Asthma tests and research discussions attracted the public

How do I prevent my kids and myself from developing asthma? Is it something genetic? How can researchers and patients work together in order to find better treatments? These were a few questions discussed at a dialogue event on 19th October, organised by VA, the Karolinska Institutet and the Swedish Asthma and Allergy Association.

The public met with five asthma and allergy researchers that answered questions about the diseases and invited participants to take some medical tests for asthma and allergy patients.

A film was shown presenting current research studies about asthma and allergies. Researchers have revealed that children living in the countryside have a lower risk of suffering from asthma. This is probably due to the fact that kids from the countryside are exposed to much more different bacteria and dust than children growing up in a city. Is it that country air makes healthy or too much hygiene makes sick?

“Asthma is a very complicated and diversified human disease. The causes are complex and not yet fully detected” explained Alexandra Ek, asthma and allergy researcher at the Karolinska Institutet.

Pollens, pets and air pollution
It is proven that external factors such as air pollution, viral respiratory infections and allergic reactions against pollens or pets can cause asthma. Particularly kids suffer from external allergic asthma.

“But you can also develop asthma when you are grown-up. Children’s asthma often disappears after some time while adult’s not!” said Gunilla Hedlin, chief physician at the Astrid Lindgren Children’s Hospital in Stockholm.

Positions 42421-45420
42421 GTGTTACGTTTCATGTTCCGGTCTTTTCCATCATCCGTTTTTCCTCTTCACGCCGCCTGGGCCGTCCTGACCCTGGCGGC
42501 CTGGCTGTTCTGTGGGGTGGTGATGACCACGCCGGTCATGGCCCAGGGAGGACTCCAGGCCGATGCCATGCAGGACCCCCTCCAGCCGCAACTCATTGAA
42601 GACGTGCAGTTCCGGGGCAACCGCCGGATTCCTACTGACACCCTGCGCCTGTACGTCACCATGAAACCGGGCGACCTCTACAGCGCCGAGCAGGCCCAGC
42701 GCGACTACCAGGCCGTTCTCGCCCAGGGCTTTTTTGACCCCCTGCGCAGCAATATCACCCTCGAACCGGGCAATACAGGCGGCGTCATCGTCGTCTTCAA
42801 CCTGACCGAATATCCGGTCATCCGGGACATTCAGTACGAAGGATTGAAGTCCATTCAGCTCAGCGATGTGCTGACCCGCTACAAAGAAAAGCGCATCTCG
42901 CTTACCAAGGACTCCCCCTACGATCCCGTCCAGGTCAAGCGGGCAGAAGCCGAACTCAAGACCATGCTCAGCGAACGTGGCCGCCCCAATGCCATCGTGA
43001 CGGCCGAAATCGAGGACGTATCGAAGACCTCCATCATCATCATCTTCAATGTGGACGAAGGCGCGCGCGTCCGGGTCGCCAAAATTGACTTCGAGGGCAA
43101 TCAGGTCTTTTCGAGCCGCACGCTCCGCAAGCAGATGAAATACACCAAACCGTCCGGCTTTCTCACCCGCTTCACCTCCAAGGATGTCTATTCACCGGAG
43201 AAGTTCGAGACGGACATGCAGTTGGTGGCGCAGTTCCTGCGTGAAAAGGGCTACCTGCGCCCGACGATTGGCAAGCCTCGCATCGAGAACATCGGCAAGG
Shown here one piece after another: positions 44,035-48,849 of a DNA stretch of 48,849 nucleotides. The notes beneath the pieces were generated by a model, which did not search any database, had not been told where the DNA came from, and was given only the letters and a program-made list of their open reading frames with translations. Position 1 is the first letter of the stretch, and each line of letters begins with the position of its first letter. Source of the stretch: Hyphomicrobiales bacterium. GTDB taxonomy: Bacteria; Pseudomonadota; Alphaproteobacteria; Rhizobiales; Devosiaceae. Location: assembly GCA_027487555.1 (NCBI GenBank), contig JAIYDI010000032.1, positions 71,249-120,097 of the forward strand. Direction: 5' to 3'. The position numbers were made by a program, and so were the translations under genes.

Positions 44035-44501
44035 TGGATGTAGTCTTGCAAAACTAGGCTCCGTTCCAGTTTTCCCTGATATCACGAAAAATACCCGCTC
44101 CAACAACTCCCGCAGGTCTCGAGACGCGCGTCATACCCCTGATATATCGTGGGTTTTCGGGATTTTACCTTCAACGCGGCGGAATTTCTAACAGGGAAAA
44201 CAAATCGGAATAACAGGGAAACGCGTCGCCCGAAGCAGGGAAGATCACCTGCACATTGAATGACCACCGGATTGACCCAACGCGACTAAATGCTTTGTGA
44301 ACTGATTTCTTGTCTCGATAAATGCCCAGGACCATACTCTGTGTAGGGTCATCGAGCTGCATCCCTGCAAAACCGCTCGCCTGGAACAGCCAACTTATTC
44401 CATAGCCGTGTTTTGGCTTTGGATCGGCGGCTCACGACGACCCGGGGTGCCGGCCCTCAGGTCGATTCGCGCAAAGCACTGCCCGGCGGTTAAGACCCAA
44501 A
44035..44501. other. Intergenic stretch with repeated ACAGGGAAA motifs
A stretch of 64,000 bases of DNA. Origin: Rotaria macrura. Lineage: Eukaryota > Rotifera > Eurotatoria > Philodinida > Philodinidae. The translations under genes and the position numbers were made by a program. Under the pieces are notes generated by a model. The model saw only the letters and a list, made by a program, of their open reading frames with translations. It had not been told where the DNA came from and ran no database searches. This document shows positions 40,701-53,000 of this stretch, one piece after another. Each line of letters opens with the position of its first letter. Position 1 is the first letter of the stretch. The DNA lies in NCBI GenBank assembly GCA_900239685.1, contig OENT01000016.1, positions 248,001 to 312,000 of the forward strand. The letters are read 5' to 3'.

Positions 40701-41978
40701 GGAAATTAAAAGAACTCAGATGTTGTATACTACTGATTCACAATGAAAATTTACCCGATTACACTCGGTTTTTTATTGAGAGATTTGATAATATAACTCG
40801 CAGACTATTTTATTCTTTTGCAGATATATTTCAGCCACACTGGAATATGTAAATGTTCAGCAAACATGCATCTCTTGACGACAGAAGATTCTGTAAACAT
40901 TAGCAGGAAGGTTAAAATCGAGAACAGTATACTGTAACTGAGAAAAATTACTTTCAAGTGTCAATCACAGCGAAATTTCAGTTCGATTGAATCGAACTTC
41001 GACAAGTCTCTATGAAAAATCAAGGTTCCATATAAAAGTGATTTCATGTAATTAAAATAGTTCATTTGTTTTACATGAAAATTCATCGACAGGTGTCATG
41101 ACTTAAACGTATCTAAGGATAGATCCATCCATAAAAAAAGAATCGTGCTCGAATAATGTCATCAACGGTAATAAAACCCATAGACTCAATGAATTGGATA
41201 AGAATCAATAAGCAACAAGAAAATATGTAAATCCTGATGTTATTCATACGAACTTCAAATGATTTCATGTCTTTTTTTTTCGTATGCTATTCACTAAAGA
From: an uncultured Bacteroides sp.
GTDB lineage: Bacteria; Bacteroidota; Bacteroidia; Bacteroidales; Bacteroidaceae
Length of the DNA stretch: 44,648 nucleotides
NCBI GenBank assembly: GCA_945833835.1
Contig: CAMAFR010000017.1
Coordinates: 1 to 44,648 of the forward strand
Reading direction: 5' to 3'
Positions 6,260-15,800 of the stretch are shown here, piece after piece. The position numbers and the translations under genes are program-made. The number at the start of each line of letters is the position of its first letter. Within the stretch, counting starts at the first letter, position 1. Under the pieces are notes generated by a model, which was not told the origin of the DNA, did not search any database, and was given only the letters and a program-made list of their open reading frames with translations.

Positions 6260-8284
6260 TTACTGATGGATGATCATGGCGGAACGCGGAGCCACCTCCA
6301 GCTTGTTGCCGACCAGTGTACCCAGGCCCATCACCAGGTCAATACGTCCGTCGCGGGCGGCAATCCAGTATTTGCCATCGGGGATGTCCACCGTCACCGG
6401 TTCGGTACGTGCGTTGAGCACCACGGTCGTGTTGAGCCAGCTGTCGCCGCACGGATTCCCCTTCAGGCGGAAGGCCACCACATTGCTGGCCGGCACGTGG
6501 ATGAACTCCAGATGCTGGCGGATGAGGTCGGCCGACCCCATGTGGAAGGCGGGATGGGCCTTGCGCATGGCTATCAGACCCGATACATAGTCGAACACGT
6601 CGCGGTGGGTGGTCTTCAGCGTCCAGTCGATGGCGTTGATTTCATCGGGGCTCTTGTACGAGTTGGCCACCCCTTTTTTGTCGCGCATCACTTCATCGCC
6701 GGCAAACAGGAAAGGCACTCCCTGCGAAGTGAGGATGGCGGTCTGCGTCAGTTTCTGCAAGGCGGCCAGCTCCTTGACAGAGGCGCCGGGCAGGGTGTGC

Asthma can also be genetically determined; then you have a much higher risk for suffering from asthma sometime.

Allergy researchers Anne Renström and Britt-Marie Sundblad got on to explained that many adults develop asthma from their working environment:

“If you get asthma at your working place, it will last. The only way to get rid of it is to change job.”

Kerstin Sundell, nurse and researcher at the Karolinska Institute, added that it is very important for asthma and allergy sufferers to inform themselves about the working environment before taking a job.

Avoid stress and smoking
Participants were invited to discuss in smaller groups how researchers and asthma and allergy patients can work closer together and also how best to prevent asthma and allergies.

The practical tests that interspersed the discussions were highly frequented. Participants could undergo a quick skin-prick allergy test or measure their airways and breathing capacity.

In the concluding plenary session the Karolinska researchers recommended us all to avoid stress and allergy triggering animals and food as well as smoking, in order to prevent asthma and allergy symptoms. Physical exercise, vaccine against influenza and even wearing a mask to protect oneself from air pollution were all methods recommended. The importance of informing society and disseminating scientific knowledge about asthma and allergies was also stressed.

The event was part of the European Project ComScience which tries to define the best ways of communicating science and health related research to the general public. At the start and the end of the meeting, participants were asked to fill in questionnaires in order to evaluate the event and measure the learning experience. The aim of the project is to develop best practice on how to communicate research.

Heidi Armbruster-Domeyer


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